Module 4.2

Op-amp Astables

What you´ll learn in Module 4.2
  • After studying this section, you should be able to:
  •   • Understand the operation of astable oscillators using op-amps.
  •   • Describe the limitations due to Slew Rate.
  •   • Calculate the frequency of an op-amp astable.
  •   • Describe methods for changing the frequency and mark to space ratio of op-amp astables.

How Op Amp Astables Work

Astables can be constructed around op amps and may use fewer components than the BJT designs described in Oscillators Module 4.1. Op amp designs are very useful, especially at low frequencies; at higher frequencies however, unless high speed op amps are used a problem occurs, as many standard (and older design) op amps are not able to handle the very fast voltage transitions required for good square wave shape, due to slew rate limiting.

The slew rate of an op amp is measured in V/μs (Volts per microsecond), and the output voltage of an astable must be able to change very rapidly by almost the full amount of the supply voltage as the output switches from low to high or back to its low level. However, a typical slew rate for many popular op amps may be around 0.5V/μs and such an op-amp would therefore would take 36μs for the output voltage to change by the 18V between –9V to +9v on a standard dual supply.


Fig. 4.2.1 The Effect of Slew Rate on Square Waves

Fig. 4.2.1 shows this may not be a problem in a low frequency astable; for example the 36μs rising edges and falling edge would occupy 72μs, just 0.72% of the 10ms periodic time of a 100Hz square wave. However in a 5kHz square wave, having a periodic time of only 200μs the slopes of the rising and falling edges would occupy 36% of the whole cycle of the wave.

Reducing the supply voltage would help overcome this problem to some extent, but a better solution is to use a high-speed op amp, which will have slew rate in excess of 10V/μs. A number of op amps fit this specification and some may also operate from a single power supply of 3V or less. Using comparators, which have a much faster response time (the term ‘slew-rate’ is not really applicable to comparators) than standard op-amps is also a good option for higher frequency designs.


Fig. 4.2.2 Basic Op-amp Astable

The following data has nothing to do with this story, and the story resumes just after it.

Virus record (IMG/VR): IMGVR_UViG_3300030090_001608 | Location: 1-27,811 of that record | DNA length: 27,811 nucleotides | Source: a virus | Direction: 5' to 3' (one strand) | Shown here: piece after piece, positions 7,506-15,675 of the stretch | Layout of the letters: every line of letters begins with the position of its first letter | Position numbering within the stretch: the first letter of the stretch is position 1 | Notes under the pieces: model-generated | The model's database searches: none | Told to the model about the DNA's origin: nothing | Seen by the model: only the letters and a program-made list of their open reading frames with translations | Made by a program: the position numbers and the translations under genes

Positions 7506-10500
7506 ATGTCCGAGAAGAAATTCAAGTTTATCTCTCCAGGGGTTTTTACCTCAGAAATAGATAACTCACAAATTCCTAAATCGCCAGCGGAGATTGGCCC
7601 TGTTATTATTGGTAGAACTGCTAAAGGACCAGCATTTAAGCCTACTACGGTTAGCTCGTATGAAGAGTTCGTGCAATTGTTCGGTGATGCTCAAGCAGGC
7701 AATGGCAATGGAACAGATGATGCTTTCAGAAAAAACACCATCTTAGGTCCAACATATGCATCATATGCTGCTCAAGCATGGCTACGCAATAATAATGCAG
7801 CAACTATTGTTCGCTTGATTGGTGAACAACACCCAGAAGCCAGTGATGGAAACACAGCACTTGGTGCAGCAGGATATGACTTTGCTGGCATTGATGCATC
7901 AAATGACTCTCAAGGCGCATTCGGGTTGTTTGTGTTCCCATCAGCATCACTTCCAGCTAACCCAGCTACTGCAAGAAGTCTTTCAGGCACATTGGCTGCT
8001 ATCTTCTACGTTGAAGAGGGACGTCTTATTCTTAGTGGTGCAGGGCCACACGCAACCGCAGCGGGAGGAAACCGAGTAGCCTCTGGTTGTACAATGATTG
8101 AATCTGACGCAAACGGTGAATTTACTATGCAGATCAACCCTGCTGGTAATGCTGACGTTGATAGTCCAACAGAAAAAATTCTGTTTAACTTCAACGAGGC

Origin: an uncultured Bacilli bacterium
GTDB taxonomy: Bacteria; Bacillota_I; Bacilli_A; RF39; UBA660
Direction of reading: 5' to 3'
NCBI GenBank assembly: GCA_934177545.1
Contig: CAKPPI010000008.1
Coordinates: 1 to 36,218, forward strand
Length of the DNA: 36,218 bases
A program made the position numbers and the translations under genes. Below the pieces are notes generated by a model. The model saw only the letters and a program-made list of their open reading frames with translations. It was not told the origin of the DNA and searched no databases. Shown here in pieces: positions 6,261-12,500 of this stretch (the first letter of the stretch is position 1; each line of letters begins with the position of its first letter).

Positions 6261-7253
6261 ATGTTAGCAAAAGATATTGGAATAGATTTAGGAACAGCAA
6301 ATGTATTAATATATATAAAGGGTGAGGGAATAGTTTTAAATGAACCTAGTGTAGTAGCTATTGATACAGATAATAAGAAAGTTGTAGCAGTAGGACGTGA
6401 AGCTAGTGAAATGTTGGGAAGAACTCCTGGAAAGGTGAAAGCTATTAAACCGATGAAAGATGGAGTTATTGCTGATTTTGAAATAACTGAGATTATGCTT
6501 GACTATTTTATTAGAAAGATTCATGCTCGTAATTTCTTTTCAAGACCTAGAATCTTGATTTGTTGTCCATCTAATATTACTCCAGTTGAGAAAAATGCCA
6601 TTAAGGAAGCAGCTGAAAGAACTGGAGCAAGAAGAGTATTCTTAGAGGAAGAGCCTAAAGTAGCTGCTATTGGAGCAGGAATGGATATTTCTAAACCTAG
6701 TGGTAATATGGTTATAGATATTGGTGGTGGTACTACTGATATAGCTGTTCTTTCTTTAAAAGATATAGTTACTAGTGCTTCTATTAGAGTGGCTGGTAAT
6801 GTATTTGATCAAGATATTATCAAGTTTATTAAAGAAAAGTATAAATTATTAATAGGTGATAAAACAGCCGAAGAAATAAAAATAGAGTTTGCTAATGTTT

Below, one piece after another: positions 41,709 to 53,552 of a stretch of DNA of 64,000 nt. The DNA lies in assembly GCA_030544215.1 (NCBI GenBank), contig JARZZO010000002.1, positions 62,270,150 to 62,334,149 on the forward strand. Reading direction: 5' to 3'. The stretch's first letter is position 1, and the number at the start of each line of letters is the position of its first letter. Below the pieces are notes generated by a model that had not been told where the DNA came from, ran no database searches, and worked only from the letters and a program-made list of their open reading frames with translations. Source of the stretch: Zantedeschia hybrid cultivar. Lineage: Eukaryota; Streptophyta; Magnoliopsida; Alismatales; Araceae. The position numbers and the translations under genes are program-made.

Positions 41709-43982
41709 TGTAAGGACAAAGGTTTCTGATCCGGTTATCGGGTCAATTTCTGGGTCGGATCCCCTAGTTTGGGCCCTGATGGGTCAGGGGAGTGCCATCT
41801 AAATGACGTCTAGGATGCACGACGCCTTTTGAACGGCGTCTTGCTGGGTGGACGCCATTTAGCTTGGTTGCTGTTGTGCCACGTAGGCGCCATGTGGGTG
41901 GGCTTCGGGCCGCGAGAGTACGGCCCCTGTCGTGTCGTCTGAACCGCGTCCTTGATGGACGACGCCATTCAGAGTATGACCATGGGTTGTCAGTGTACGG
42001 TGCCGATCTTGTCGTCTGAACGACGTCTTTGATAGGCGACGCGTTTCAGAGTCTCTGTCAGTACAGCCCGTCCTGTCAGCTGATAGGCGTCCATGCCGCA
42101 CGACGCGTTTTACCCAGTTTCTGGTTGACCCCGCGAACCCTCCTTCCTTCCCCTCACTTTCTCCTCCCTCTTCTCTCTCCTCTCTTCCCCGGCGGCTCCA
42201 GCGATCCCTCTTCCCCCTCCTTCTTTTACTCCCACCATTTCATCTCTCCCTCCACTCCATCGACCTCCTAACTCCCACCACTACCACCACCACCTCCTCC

Fig. 4.2.3 Astable Circuit Operation


Fig. 4.2.4 Astable Circuit Waveforms

Fig. 4.2.2 shows a basic astable circuit using a LM324 operating from a single +9V supply, and suitable for generating square wave or pulse signals up to a frequency of about 2kHz. The operation of the circuit relies on repeatedly charging and discharging C1 from the output of the op amp via R5; these two components therefore set the operating frequency of the oscillator.

R1, R2 and R3 control the maximum and minimum voltage that C1 charge attains during a cycle of oscillation, and the purpose of R4 is to force the class B output of the LM324 into class A to avoid any crossover distortion in the output waveform as described in Oscillators Module 3.4.

Astable Circuit Operation

Assuming the output (pin 1 of IC1) of the LM324 in Fig. 4.2.2 is at the supply voltage of (+9V), R1, R2 and R3 can be considered to be connected as shown in Fig. 4.2.3a where R1 and R3 are connected in parallel and therefore have an effective resistance of:

100KΩ/2 = 50KΩ

As this parallel resistance of 50KΩ forms a potential divider with R2(100KΩ) and with a supply of +9V the voltage at the centre point of the divider will be 2/3 of 9V = 6V. While the output is high C1 will be charging at a rate determined by R5 towards +9V.

Once the capacitor (also connected to pin 2 of IC1) reaches a voltage of 6V however, it will exceed the voltage on pin 3, and the amplifier, due to its high gain, will act as a comparator and its output will immediately change to 0V.